Distinct haunching on either side of the car where the top of the boot lid meets the taillights suggest strength and robustness like in arched structures and bridge constructions.
The pinched edge of the boot lid looks like an integrated spoiler that further accentuates the Toyota Camry’s sportiness even from behind.
It gets even better inside, like being bowled over by a beautifully wrapped gift, only to unbox it and discover that more pleasant surprises await.
There is a lot of leather all around the cabin, which is always a welcome whether in cars or handbags.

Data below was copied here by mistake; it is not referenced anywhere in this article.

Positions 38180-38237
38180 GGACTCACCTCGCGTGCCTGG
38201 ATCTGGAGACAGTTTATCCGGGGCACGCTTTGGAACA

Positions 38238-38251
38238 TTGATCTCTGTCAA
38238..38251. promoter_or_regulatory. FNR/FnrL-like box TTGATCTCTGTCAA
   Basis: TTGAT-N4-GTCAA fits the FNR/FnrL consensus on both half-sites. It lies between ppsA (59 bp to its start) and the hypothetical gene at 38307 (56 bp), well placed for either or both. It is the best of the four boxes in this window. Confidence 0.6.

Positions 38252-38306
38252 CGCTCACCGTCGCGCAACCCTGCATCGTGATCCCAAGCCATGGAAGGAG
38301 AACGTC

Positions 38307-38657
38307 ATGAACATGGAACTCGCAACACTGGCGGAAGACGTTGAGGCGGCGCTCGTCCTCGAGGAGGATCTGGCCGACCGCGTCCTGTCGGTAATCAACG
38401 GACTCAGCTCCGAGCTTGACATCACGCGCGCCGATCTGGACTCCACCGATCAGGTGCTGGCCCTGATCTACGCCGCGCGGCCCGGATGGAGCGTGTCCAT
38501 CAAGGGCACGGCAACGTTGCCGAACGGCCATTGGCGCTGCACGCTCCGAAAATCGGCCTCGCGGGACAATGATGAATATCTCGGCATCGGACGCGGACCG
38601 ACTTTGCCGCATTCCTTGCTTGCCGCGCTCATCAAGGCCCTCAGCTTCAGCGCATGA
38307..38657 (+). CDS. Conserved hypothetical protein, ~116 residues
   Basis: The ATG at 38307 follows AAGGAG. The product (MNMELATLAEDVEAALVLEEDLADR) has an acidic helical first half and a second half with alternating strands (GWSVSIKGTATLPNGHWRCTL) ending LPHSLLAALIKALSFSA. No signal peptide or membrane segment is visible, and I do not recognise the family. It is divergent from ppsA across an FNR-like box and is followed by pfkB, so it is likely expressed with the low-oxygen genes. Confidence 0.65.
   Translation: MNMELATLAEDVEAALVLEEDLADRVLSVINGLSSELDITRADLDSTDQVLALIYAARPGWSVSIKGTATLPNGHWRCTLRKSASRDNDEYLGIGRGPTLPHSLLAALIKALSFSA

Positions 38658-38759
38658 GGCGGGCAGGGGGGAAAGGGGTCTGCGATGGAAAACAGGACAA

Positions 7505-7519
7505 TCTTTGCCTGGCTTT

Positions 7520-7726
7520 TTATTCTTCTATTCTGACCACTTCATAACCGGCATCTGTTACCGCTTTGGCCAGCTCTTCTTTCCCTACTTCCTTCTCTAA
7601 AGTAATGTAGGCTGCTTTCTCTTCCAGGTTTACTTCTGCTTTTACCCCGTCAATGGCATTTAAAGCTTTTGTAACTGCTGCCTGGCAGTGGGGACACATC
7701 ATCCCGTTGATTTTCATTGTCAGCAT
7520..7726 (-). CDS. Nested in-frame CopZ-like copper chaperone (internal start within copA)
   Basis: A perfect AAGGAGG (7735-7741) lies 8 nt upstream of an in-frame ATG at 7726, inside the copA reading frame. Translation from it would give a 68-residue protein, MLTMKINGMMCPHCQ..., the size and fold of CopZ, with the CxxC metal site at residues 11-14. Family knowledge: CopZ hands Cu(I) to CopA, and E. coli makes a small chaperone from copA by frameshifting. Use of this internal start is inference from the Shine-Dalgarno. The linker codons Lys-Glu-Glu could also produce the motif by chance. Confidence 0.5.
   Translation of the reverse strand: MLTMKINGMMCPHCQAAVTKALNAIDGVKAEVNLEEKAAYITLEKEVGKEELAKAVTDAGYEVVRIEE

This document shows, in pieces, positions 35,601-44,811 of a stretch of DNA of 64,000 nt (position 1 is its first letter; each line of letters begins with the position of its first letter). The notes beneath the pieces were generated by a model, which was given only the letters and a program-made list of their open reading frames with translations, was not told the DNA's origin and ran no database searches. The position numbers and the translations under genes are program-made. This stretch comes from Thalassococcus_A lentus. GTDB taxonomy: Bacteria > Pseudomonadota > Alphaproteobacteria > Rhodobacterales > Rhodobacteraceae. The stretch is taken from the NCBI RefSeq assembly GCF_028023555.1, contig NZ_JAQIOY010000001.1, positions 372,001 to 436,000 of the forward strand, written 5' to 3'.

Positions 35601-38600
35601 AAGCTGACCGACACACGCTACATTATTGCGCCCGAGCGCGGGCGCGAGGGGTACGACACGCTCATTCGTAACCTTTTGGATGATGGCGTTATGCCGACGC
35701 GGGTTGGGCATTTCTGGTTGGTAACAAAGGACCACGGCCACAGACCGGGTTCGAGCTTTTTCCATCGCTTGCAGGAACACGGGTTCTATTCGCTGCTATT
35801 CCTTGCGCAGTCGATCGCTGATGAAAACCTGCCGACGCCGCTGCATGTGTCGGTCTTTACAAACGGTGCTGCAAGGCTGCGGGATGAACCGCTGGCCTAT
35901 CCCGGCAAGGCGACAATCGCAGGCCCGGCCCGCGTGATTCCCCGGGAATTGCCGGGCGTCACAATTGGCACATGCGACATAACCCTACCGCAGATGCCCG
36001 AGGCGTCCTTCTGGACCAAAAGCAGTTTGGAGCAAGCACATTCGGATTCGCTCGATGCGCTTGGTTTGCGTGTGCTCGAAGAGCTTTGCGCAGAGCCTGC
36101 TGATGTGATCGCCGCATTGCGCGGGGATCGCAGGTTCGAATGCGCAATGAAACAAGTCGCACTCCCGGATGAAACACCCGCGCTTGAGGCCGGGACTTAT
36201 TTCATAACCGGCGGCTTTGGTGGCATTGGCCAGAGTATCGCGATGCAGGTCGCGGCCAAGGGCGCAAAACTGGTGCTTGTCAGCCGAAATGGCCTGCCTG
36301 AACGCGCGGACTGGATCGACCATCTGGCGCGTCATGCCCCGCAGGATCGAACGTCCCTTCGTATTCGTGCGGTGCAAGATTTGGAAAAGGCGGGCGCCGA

The steering wheel, gear knob, centre armrest, inside of the door panels (although not completely) are all luxuriously clad in leather, most of it a light beige colour that gives the interior a premium look and feel that can rival luxury brands.
It also makes the cabin appear even more spacious than it already is.
The piece de resistance is the centre console, which can be regarded as a work of art.
The asymmetrical design breaks away from Camry tradition.
Sweeping lines converge towards the centre stack like an overlapping kimono fold, framing a 9-inch infotainment display.
The palette of materials and finishes – from the gunmetal trim on the driver’s side, the aluminium-like delineation on the passenger side that wraps its way around the air-conditioning vent, the glossy, piano black housing around the head unit, and the unique copper-tone surfaces that seem to come alive against the light, are individually articulated, yet seamlessly brought together in a composition that is harmonious and which feels luxurious.